The outcome of scaled: centre is for BPM is 120.06, is for Danceability is 71.38. The outcome of scaled: scale is for BPM is 30.89839, is for Danceability is 11.92988

Single linkage is confusing in terms of how the variables are clustered. The same statement can be made for Average linkage too. Complete Linkage, on the other hand, seems more fit than the other two. To clarify this comment, the songs numbers and their BPM/Danceability scores need to be examined. It looks like the left side of the dendrogram is for Danceability, and the right side of the dendrogram is for BPM. Number 36 is Martin Garrix, and its Danceability is 66. Number 21 is Martin Garrix, and its Danceability is 66. Number 26 is Shawn Mendes, and its Danceability is 69. Number 10 is Billie Eilish, and its Danceability is 70. Number 25 is Billie Eilish, and its Danceability is 67. The examples of another side of the aisle are as follows; Number 3 is Ariana Grande, and its BPM is 190. Number 14 is Sech, and its BPM is 176. Number 7 is Lil Tecca, and its BPM is 180. Number 17 is J Balvin, and its BPM is 176. Number 37 is Sech, and its BPM is 176.

So, complete linkage divides the songs in terms of some of the highest Danceability and BPM. On the left side, there is an interesting table which is about the same artists' songs. Martin Garrix and Billie Eilish had two songs side by side. How come Hierarchical Clustering recognized those two people's work without knowing their other information? Could that be a coincidence? On the right side, the accuracy of Hierarchical Clustering is at its peak. At least, it can be stated that Hierarchical Clustering is ordered the songs almost their BPM.

The examination has started from the left side. 36,21,26,10 and 25 are K-means Clustering. 3,14,7,17 and 37 are Hierarchical Clustering.

Cutting Tree for 2 Clusters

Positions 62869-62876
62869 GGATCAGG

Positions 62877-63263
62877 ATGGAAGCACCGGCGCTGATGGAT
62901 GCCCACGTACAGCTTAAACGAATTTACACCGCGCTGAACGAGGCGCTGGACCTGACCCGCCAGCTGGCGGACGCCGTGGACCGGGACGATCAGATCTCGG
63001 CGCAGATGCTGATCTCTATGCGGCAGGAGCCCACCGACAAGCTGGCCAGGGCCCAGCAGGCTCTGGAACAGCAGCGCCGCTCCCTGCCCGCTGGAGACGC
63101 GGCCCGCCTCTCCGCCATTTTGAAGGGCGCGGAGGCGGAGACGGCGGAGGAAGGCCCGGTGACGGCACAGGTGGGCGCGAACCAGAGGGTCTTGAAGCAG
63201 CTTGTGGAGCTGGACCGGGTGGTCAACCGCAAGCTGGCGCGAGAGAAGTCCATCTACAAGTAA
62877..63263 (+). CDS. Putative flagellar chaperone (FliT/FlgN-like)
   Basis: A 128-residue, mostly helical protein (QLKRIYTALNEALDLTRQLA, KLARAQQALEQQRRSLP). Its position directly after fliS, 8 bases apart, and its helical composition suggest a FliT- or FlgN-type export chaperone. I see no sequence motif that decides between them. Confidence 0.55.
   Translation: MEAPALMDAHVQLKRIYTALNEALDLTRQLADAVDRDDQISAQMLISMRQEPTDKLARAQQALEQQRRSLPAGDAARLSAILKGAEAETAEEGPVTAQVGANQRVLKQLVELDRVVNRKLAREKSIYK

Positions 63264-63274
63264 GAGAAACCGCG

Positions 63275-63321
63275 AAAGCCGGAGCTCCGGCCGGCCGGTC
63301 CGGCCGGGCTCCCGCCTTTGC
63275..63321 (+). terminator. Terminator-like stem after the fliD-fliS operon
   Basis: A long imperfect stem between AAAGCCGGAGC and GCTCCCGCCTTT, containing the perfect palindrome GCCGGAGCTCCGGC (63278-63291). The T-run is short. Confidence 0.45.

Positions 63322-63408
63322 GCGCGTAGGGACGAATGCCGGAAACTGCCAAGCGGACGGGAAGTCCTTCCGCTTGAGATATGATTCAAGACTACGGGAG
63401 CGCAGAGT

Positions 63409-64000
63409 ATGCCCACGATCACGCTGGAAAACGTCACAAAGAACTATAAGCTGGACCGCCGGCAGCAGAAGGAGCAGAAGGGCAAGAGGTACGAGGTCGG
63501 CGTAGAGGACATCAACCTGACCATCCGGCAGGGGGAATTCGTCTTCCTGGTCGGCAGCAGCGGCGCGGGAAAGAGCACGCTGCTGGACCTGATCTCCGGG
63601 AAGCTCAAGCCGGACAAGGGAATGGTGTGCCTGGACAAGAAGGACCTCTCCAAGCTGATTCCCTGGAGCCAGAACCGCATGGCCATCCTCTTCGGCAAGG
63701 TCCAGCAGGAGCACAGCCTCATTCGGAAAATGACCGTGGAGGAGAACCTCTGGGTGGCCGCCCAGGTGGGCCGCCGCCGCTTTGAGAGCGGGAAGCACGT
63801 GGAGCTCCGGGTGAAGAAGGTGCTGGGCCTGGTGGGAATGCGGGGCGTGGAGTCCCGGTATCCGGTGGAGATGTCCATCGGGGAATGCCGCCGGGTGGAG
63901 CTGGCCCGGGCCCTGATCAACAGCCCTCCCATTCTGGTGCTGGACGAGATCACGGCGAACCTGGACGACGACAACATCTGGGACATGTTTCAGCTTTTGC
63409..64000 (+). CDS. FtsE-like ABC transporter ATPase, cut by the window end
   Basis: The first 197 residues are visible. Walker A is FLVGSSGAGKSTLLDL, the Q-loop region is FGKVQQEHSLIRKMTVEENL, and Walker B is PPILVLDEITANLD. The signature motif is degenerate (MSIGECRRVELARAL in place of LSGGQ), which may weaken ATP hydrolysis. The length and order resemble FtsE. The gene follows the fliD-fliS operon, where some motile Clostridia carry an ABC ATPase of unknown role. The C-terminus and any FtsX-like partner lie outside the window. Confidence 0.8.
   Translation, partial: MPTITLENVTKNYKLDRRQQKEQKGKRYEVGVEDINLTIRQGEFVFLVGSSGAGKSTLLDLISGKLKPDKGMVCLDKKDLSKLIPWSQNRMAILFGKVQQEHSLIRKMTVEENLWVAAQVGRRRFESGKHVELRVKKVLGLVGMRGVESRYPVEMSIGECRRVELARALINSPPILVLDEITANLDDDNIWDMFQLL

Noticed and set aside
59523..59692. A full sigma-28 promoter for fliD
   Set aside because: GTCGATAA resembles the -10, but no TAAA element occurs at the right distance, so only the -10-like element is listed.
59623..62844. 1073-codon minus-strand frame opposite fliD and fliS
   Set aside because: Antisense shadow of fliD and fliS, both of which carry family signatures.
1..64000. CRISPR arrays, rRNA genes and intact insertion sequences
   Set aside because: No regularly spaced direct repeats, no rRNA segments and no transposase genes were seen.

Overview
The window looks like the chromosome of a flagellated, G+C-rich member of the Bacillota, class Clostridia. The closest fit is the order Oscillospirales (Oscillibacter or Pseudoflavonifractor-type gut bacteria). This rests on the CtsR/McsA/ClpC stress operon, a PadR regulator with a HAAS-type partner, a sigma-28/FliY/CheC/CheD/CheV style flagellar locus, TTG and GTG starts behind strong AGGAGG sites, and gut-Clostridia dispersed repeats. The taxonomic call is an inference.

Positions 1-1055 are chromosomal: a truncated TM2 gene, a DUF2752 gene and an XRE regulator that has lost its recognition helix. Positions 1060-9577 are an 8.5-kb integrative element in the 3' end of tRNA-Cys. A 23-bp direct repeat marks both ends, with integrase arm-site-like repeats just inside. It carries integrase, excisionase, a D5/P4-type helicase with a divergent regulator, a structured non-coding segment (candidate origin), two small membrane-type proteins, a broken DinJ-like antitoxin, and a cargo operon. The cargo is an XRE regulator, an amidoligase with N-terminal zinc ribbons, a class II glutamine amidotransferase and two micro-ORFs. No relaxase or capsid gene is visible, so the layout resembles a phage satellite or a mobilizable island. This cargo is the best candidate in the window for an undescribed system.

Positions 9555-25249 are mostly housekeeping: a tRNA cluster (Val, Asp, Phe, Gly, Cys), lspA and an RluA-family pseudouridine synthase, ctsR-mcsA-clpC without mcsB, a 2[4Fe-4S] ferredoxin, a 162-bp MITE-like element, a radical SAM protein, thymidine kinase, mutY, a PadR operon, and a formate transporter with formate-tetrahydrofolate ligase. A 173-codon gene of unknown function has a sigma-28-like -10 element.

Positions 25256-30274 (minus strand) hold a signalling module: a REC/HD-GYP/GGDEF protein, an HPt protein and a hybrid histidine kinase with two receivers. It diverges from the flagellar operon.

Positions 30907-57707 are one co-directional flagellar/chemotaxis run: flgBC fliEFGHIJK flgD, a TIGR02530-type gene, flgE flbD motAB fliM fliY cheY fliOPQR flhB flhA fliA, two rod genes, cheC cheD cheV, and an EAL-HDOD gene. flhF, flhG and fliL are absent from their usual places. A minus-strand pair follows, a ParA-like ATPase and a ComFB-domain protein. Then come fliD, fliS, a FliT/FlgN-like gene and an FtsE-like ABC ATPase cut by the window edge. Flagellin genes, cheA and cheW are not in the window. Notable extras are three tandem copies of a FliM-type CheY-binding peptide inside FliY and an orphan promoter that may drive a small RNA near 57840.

Complete Linkage

Cluster 1 is 28 and Cluster 2 is 22.

Average Linkage

Cluster 1 is 49 and Cluster 2 is 1.

Single Linkage

Cluster 1 is 49 and Cluster 2 is 1.

The interpretation given above can be seen when cutting trees. Complete Linkage separated the observations into their highest scores. Also, to obtain a more sensible answer, 4 clusters are going to be examined.

Cutting Tree for 4 Clusters

Complete Linkage

Cluster 1 is 28, Cluster 2 is 11, Cluster 3 is 10, and Cluster 4 is 1.

Average Linkage

Cluster 1 is 30, Cluster 2 is 1, Cluster 3 is 16, and Cluster 4 is 3.

Single Linkage

Cluster 1 is 47, Cluster 2 is 1, Cluster 3 is 1, and Cluster 4 is 1.

To grasp the output given above (cutting a tree), complete, average, and single linkages are going to be drawn for 4 clusters.

After a few tries, it is clear that Complete Linkage separated the observations into their highest scores. On the other hand, finding a common ground for categorization of Average Linkage and Single Linkage is more than difficult. Also, Complete Linkage is fairer than the other two when it comes to separating the observations.


In terms of reading the variables from the graphics, Hierarchical Clustering has advantages over K-means Clustering. The most important advantage is the numbers of songs. This insight creates many paths for the analyzer. For example, finding Martin Garrix (21 and 36) and Billie Eilish (10 and 25) in Hierarchical Clustering can clarify many details. Another example is Hierarchical Clustering starts from higher numbers of BPM and Danceability. Related critique can be open here. Some people may argue that starting from the highest score might not be the expected approach. Speaking of the highest scores, K-means only divided this dataset into two parts. But this dividing makes interpretation difficult. For that reason, in the interpretation part, HC is more accurate. Meaning, one can interpret accurately when one uses HC. In fairness to both K-means Clustering and Hierarchical Clustering, in one study, Long, Hu and Jin (2021) conclude their article with these words; “the higher the energy, valance, tempo, count, and liveness indexes are, the more the song fits the characteristics of the Pop/Rock genre and the more popular it is by loyal fans in the field.” The meaning of those words is there are only two variables in this test. K-means Clustering and Hierarchical Clustering might have needed more indexes to cluster these songs.